Iron is one of the world’s most common elements, making up about 5 percent of the Earth’s crust. But one place that doesn’t have nearly enough is China. So when the country’s furious urbanization took off more than a decade ago, China began to import huge quantities of iron ore to produce the steel it needed to build factories, highways and skyscrapers. Thus began an epic race to meet China’s needs, fueled by soaring prices, with metal from the furthest corners of the globe. Now that China’s economic growth is slowing, the boom is looking like a bust. Iron ore prices have collapsed, and the big producers — miners in Brazil and Australia — are squeezing out higher-cost rivals from Sweden to South Africa to Iran. In Australia, the slump has sparked a debate about whether the nation is now squandering its iron ore riches.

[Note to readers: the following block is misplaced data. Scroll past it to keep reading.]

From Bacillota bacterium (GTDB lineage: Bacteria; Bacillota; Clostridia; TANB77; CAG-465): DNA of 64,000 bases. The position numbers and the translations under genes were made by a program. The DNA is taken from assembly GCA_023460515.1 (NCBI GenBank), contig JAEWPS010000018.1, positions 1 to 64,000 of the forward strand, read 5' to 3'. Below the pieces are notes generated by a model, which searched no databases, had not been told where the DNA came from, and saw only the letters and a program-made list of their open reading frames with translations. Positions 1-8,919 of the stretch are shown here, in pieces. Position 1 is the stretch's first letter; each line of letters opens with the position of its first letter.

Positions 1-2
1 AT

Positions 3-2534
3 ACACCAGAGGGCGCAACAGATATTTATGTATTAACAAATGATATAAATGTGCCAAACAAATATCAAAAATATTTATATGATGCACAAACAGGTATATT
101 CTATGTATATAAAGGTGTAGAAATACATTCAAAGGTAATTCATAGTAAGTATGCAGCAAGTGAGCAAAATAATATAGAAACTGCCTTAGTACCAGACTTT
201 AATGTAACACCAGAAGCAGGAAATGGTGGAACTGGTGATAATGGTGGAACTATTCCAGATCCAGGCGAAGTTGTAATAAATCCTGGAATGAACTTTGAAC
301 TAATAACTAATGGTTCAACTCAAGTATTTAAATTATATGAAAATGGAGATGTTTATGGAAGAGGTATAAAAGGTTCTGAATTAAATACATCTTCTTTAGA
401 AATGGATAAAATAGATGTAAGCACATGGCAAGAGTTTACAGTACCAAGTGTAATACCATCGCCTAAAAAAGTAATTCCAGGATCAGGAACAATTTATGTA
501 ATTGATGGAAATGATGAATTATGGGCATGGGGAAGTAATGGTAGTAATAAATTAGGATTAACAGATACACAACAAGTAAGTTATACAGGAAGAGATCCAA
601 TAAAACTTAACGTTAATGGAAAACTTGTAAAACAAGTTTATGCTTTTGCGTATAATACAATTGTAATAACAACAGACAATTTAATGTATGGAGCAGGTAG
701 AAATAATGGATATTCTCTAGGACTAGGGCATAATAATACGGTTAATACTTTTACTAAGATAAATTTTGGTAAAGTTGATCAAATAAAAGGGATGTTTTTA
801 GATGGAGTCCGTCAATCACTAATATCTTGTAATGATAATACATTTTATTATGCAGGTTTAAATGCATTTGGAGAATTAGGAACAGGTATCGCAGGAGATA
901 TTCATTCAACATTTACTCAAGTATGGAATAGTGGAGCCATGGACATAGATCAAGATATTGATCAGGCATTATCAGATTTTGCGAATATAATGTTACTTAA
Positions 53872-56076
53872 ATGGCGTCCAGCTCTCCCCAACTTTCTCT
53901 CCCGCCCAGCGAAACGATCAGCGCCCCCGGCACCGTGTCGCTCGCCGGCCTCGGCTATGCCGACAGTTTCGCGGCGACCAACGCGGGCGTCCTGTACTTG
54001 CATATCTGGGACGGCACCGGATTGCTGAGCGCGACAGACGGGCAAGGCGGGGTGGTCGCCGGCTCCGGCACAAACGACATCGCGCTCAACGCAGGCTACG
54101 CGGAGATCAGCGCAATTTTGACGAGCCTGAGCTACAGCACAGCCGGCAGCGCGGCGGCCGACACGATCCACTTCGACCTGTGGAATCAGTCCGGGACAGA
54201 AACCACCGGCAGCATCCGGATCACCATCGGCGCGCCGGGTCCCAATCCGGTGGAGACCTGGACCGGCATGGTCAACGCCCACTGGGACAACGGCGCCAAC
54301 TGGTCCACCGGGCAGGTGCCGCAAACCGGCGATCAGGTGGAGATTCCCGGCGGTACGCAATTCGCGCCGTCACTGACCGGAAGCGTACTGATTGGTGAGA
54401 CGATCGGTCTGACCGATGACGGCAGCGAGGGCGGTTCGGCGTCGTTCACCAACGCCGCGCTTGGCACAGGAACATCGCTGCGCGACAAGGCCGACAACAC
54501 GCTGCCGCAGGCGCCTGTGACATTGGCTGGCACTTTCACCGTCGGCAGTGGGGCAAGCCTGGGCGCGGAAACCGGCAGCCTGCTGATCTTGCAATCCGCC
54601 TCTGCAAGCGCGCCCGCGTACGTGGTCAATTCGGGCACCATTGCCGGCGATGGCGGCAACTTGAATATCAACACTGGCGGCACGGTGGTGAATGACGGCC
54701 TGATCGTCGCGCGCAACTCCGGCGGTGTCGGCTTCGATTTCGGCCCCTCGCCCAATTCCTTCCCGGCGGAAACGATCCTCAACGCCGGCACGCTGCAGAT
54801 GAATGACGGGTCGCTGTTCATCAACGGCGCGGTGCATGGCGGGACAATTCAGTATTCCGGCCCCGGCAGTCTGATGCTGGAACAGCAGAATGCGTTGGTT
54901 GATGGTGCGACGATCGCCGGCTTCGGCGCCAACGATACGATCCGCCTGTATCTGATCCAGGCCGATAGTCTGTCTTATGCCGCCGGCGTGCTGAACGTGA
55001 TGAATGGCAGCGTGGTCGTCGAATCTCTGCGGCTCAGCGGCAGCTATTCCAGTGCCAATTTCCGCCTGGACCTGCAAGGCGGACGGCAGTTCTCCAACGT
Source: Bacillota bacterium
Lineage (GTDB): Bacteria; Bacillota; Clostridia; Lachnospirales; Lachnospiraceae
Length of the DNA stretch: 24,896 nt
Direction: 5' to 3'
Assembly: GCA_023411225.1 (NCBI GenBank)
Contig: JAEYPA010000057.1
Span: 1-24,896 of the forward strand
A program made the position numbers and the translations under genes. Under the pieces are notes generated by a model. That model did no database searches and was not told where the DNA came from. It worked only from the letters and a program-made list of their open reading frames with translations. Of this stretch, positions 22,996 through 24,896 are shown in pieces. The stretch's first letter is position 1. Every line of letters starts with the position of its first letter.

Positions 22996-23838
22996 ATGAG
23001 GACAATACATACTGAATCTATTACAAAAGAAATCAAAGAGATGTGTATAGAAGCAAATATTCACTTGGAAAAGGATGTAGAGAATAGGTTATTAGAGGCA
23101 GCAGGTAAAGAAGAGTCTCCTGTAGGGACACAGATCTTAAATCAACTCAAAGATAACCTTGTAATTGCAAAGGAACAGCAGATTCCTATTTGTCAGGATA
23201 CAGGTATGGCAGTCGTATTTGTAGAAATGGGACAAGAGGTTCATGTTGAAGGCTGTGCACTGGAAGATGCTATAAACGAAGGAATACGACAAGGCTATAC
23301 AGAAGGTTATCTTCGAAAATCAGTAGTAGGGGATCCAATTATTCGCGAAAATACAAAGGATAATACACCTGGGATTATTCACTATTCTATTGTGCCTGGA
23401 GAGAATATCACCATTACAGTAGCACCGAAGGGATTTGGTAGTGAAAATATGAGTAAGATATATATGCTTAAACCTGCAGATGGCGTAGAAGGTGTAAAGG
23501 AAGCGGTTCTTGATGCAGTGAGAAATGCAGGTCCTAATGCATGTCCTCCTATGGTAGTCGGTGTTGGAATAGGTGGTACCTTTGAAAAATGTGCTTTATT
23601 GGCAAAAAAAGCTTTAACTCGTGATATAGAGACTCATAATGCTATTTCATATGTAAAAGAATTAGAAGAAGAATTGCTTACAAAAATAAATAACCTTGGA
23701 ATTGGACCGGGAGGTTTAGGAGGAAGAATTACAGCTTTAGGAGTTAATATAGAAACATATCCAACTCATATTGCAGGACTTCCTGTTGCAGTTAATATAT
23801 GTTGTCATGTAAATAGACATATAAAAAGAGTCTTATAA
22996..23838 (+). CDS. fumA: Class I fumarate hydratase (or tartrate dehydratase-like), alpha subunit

The price of iron ore had tumbled to less than a quarter of its 2011 peak by the end of last year, as the biggest producers pressed ahead with expansions planned when the market was soaring. While prices rebounded somewhat in early 2016 as China’s policy makers signaled they would support economic growth, several analysts predicted the bounce would be short-lived. Smaller rivals have blamed Brazil’s Vale and the two Australian giants, Rio Tinto and BHP Billiton, for exacerbating a global supply glut. With the price dipping below $40 a metric ton at the end of 2015, only a handful of producers — the largest and lowest-cost operations — are expected to survive. Some projects conceived during the go-go years are being halted or delayed. Guinea, one of the world’s poorest countries, hoped a $20 billion investment in mines, railroads and ports would transform its fortunes; now there’s doubt they will ever be built. Meanwhile China continues to consume more than two-thirds of the world’s iron ore exports and produce about half the world’s steel. Yet demand for steel inside China has peaked, many analysts say, leaving the market oversupplied. So China’s steel producers expanded exports by a fifth in 2015. That’s spurred complaints that the country’s state-owned and state-supported steel mills are illegally dumping their output on world markets below cost, a charge they deny.